GREEK MUSIC

45

measure of the interval: the modern equivalents of the notes are given above. EF D G AB, C flI K T Xkv oT p 11 0 :X 0 H

CD

CD

CD

CD

The subject of Greek intonation has received considerable attention for many centuries, the arguments in favour of one view or another having been mainly derived from the various treatises from Aristoxenus to Boethius, with occasional references to the vocal notation. The parallel system of instrumental notation, however, seems to have been strangely neglected so much so, that Grove's Dictionary of Music states that 'no rational explanation of the instrumental notation has yet been offered.' This is doubtless largely due to the uncouth appearance of the characters useda happy hunting-ground for the epigraphist. But wherever the strangelooking signs may have come from, the principle on which they are used is sufficiently clear, and valuable results are obtainable from an analysis of that use. The governing factor in this notation is the use of three positions of the same letter to indicate (as a rule) three adjacent notes distant a semitone from one another. To give an example, E represents the lowest of such a group of three, w (the letter turned on its side) the middle note, and 3 (the letter reversed) the highest. The signs thus treated are 6 R h E FrFF C 1< < I, and there are in addition a number of isolated characters, notably Now if we consider the grouping of the notes of the enharmonic TT,Z, 1. genus (octave system), the probable use of each will spring to the eye:EF F? A E. BCC? An examination of the table of scales will amply confirm this impression, as can be seen from the following excerpt of the normal octave in the three classic scales:INSTRUMENTAL NOTATION(OCTAVE ENHARMONIC).
NOTE. GREEK NAME. PHRYGIAN. LYDIAN. DORIAN.

E
C# C B A

Nete.
Paranete Trite . Paramese Mese .

.
. . . .
.

ZN
> V

. .

-<

F# F E

Lichanos Parhypate . Hypate .

. . .

U
F C

46

J. CURTIS

From this portion of the table alone it seems probable that the Phrygian was the oldest instrumental octave scale (the apparent probability increases if we examine the whole table). For it will be observed that the Lydian notation borrows its sign for Mese from the Phrygian Paramese, and the Dorian takes its Paramese from the Phrygian Mese, and its Mese from the Lydian Lichanos. A minor point, on which no stress need be laid, is that the Phrygian notation is wholly rectilinear, and this holds good even when extended to the double octave. Particular attention is requested to the Dorian notation for B, C, and C#. The lowest note, Paramese, is borrowed from the Mese of the (supposed) primitive Phrygian notation, but its modifications according to the regular plan (n c U) would conflict with the signs for the corresponding portion of the Lydian scale. It is suggested that when the flute was officially received into Greek music, the Spartans gave the national stamp to the Dorian notation by employing two regularly-reversed positions of the sign (A) which was inscribed on the Spartan shields.1 Another point of interest in this notation is that it supplies in its clearest form one of the many arguments against the theory that the enharmonic genus proceeded by steps of a quarter-tone.'2 The diatonic semitone (E to F, and B to C) is represented by a step of two, i.e. from one letter to the succeeding one, in the diatonic genus, and the same signs are used for the enharmonic. It seems initially probable, therefore, that the letters would stand for the same notes in the two genera. But the next step of the enharmonic genus (F to F?, and C to C?, as I maintain) is also represented by a step of two; so that if the quarter-tone theory be correct, the letter which stands for F in the diatonic genus does not represent F in the enharmonic, while the enharmonic F is represented by the succeeding letter. This seems strange enough; but a more convincing negative proof arises from the Ionian and Aeolian group of scales, six in all. This group is so obviously artificial in its notation that it would be unsafe to rely on it to prove any positive point; but an examination of its scales reveals the fact that all the upper intervals of the groups of three notes, i.e. all the intervals from F to F? and from C to C# consist of a step of three, proceeding from one sign to the next but one above it. As this occurs more than twenty times in the various scales, it can scarcely be regarded as an accident; and whether it proves anything positive or not, it seems fairly clear that such a step did not represent a quarter-tone, especially as a smaller step represents, in these scales as well as the others, a half-tone. Another statement, founded on some of the treatises, made about the Greeks is that they habitually used the so-called Pythagorean tuning, with its peculiarly disagreeable thirds. This system was undoubtedly worked out with much mathematical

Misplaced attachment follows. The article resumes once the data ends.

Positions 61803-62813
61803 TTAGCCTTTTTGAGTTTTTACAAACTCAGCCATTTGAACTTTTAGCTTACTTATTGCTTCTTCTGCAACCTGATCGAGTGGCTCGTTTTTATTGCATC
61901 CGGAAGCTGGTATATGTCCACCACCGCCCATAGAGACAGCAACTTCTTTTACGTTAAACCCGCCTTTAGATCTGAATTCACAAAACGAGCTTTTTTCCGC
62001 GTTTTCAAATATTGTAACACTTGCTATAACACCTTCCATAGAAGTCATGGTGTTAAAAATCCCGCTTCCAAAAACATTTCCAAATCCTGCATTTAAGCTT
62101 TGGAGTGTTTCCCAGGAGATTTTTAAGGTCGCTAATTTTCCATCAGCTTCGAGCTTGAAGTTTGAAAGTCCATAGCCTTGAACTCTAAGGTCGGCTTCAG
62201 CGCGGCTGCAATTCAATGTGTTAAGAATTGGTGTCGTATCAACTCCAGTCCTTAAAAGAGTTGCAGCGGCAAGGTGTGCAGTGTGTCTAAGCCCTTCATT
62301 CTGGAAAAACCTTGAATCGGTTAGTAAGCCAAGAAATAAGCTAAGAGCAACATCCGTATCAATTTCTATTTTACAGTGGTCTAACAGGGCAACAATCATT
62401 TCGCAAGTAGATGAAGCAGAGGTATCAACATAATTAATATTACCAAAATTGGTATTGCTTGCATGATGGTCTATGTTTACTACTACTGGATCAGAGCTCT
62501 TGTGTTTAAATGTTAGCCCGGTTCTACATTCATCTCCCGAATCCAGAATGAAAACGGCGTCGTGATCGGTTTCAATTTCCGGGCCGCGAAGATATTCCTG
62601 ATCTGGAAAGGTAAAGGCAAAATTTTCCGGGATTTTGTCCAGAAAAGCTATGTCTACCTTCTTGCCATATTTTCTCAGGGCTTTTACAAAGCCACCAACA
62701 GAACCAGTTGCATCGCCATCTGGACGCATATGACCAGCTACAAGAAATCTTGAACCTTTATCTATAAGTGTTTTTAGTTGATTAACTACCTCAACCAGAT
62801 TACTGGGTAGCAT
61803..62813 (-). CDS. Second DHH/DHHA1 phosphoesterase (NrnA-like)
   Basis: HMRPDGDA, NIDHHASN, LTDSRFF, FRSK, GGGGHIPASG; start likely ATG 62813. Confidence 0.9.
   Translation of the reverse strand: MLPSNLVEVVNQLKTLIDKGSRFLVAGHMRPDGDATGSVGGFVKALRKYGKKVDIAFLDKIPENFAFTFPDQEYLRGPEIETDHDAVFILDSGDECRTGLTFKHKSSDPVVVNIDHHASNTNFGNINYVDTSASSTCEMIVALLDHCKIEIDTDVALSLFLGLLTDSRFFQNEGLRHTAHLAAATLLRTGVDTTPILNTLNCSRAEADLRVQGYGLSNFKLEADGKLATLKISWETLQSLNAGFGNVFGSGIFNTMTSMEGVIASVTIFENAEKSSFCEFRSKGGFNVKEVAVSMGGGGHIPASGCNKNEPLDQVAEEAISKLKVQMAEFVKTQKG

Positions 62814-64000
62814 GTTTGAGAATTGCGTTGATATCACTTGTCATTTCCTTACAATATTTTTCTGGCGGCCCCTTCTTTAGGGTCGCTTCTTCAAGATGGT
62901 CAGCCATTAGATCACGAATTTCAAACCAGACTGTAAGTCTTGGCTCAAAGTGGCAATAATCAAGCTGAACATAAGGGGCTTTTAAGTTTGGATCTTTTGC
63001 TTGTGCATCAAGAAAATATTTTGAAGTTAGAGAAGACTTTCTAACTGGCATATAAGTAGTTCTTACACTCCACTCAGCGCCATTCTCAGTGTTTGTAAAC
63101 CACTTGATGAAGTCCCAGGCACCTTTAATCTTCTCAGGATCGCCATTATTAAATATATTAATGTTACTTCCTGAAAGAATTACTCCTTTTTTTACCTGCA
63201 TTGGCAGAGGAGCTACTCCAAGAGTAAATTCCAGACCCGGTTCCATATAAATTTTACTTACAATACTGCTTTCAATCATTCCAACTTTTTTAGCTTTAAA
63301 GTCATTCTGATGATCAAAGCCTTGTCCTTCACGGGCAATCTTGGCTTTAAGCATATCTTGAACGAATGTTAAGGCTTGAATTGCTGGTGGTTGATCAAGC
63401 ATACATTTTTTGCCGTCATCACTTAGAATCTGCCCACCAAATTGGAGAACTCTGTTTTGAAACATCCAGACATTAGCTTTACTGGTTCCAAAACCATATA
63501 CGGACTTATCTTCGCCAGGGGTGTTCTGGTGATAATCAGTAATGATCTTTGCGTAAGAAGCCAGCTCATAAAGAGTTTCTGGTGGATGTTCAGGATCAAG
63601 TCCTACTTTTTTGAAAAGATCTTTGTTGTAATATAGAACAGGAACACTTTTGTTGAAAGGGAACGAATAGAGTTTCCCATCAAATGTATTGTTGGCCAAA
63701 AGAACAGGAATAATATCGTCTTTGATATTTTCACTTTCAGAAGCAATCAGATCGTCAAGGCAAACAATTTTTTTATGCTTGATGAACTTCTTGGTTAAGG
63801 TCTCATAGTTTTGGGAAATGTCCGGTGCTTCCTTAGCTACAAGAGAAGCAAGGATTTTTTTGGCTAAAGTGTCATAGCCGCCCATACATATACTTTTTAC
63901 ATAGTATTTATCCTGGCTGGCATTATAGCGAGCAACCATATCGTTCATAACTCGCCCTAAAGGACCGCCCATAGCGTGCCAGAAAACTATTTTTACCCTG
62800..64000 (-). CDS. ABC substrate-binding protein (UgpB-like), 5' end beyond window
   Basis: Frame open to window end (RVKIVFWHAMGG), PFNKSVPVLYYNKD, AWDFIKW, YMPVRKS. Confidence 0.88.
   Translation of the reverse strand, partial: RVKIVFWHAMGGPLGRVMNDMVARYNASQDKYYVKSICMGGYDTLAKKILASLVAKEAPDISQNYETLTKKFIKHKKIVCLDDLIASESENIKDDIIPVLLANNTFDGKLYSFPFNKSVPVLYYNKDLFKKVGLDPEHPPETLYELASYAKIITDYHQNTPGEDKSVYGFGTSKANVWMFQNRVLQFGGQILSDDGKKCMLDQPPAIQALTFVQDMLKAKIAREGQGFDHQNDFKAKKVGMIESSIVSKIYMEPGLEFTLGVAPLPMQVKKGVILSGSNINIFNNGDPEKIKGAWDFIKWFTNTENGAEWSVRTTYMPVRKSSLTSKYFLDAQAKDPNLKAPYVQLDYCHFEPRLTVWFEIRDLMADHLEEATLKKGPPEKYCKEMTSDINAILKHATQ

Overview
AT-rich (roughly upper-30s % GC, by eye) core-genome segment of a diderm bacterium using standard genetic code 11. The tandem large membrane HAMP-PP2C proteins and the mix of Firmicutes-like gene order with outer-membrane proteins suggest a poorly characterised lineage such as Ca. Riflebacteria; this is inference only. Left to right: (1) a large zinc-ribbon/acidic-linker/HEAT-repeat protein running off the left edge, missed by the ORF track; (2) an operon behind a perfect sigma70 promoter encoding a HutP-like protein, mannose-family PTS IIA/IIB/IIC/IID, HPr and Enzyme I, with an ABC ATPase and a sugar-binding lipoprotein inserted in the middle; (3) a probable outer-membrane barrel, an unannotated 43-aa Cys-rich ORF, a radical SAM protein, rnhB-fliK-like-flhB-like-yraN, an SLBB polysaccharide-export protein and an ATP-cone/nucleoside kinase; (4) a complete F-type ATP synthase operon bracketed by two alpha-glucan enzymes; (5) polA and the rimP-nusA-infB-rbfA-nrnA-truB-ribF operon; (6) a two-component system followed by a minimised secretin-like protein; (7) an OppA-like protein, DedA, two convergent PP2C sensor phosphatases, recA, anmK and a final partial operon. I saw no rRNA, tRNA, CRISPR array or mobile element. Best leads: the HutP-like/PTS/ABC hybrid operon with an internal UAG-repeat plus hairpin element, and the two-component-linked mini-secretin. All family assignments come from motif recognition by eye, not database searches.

11 See Gilbert Murray's Rise of the Greek Epic, p. 40. 12 It would be idle to deny that such steps

were sometimes used, and much written about ; but they were vagaries of the solo kitharist and the theorist.

GREEK MUSIC

47

ingenuity by the theorists; but apart from the known love of the Greeks for beauty, can anyone believe that the string-lengths of the kanon for the notes of the scale computed by Aristides Quintilianus were ever in actual use as a basis for the tuning of the lyre or for guidance in singing ? For the purpose of comparison they are here given, side by side with the numbers expressing justly-intoned string-lengths.
RELATIVE STRING-LENGTHS.

NOTE.

Aiistid. Quint.
E D C B A G F E 3072 3456 3888 4096 4608 5184 5832 6144

Just Intonation.
24 27 30 32 36 40 45 48

This summary ought not to end without the statement that, while an endeavour has been made to clear away from the subject some of the mists that have obscured it for so many centuries, there is no intention of belittling either Greek delicacy of ear or artistic perception. On the one hand, if the theories outlined here are correct, the Greek perception of tone-difference must have been far in advance of anything we can conceive in these days of 'equal temperament'; though this very delicacy of appreciation led at length to a vitiation of taste among the virtuosi like the passion for very 'high' game among gourmets; and in this connexion it is interesting to note Plutarch's remark 13 that 'the later Greeks preferred the surviving archaic intervals.' On the artistic side of the question, it should be stated that all the known examples of Greek music when interpreted on the lines suggested are singable and enjoyable at the present time; the two enharmonic hymns could be sung at sight by a fairly trained choir boy, and some of the later works show so keen a melodic sense that it is quite easy to supply them with modern harmonics as accompaniment, although of course the chordal sequences existed only in the minds of the composers. J. CURTIS.
De 1:3 Musica, 38, 39.